- not many but more than one: Few artists live luxuriously.
- (used with a plural verb) a small number or amount: Send me a few.
- the few, a special, limited number; the minority: That music appeals to the few.
- (used with a plural verb) a small number of persons or things: A dozen people volunteered, but few have shown up.
- few and far between, at widely separated intervals; infrequent: In Nevada the towns are few and far between.
- quite a few, a fairly large number; many: There were quite a few interesting things to do.
Origin of few
Examples from the Web for few
A few days later, Bush replied, “We will uphold the law in Florida.”
Like many Americans—but few Republican presidential candidates—the former Florida governor has evolved on the issue.
Sputtering, I manage a few “hut-hut-huts” with the other students.How Taryn Toomey’s ‘The Class’ Became New York’s Latest Fitness Craze
January 9, 2015
We do see that a few European countries have them on the books: Germany, Poland, Italy, Ireland, a couple more.In Defense of Blasphemy
January 9, 2015
So it might be me projecting my desires onto Archer to want to just get away from work for a few weeks.‘Archer’ Creator Adam Reed Spills Season 6 Secrets, From Surreal Plotlines to Life Post-ISIS
January 8, 2015
They were both silent for a few moments; and Eudora's countenance was troubled.
Here we see but a few of the last links, and those imperfectly.
So small was it that to have gone a few feet to either side would have been to miss it.
I shall be staying with Aunt Cornelia a few days after to-morrow.
Or, if I'd only got tied up in some way for a few weeks—something I could tide over.
- a small number of; hardly anyfew men are so cruel
- (as pronoun; functioning as plural)many are called but few are chosen
- (preceded by a)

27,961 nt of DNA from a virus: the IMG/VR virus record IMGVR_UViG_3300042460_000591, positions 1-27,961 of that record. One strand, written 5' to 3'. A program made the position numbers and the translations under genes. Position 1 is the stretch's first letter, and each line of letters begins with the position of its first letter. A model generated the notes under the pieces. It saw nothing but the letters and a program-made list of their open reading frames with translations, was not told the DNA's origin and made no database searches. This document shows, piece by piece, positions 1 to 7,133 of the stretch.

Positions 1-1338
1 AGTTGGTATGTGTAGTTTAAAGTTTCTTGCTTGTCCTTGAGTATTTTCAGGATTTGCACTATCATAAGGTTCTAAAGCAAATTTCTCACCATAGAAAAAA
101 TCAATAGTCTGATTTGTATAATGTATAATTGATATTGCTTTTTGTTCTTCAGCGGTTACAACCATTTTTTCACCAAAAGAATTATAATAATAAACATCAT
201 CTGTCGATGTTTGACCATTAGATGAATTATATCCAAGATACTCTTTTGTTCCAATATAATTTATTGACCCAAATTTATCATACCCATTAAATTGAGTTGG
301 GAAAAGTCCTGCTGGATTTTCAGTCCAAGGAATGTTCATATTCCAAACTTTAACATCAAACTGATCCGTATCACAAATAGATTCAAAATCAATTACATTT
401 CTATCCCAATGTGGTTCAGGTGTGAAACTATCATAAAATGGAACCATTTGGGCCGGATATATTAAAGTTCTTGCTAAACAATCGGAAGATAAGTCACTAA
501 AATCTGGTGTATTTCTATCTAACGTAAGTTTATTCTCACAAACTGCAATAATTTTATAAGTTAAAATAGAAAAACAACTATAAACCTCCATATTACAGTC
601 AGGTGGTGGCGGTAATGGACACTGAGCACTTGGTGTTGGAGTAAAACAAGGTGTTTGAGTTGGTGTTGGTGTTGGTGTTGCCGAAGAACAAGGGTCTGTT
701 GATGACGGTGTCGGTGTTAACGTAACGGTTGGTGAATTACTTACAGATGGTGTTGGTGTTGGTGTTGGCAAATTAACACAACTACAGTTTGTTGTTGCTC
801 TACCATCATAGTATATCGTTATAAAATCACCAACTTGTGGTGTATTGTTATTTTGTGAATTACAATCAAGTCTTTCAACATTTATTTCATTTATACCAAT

- a small number ofa few drinks
- (as pronoun; functioning as plural)a few of you
- a good few informal several
- few and far between
- at great intervals; widely spaced
- not abundant; scarce
- have a few or have a few too many to consume several (or too many) alcoholic drinks
- not a few or quite a few informal several
- the few a small number of people considered as a classthe few who fell at Thermopylae Compare many (def. 4)
Word Origin and History for few
Old English feawe (plural; contracted to fea) "few, seldom, even a little," from Proto-Germanic *faw-, from PIE root *pau- (1) "few, little" (cf. Latin paucus "few, little," paullus "little," parvus "little, small," pauper "poor;" Greek pauros "few, little," pais (genitive paidos) "child;" Latin puer "child, boy," pullus "young animal;" Oscan puklu "child;" Sanskrit potah "a young animal," putrah "son;" Old English fola "young horse;" Old Norse fylja "young female horse;" Old Church Slavonic puta "bird;" Lithuanian putytis "young animal, young bird"). Always plural in Old English.
Phrase few and far between attested from 1660s. Unusual ironic use in quite a few "many" (1883), earlier a good few (1828). The noun is late 12c., fewe, from the adjective.
Never in the field of human conflict was so much owed by so many to so few. [Winston Churchill, 1940]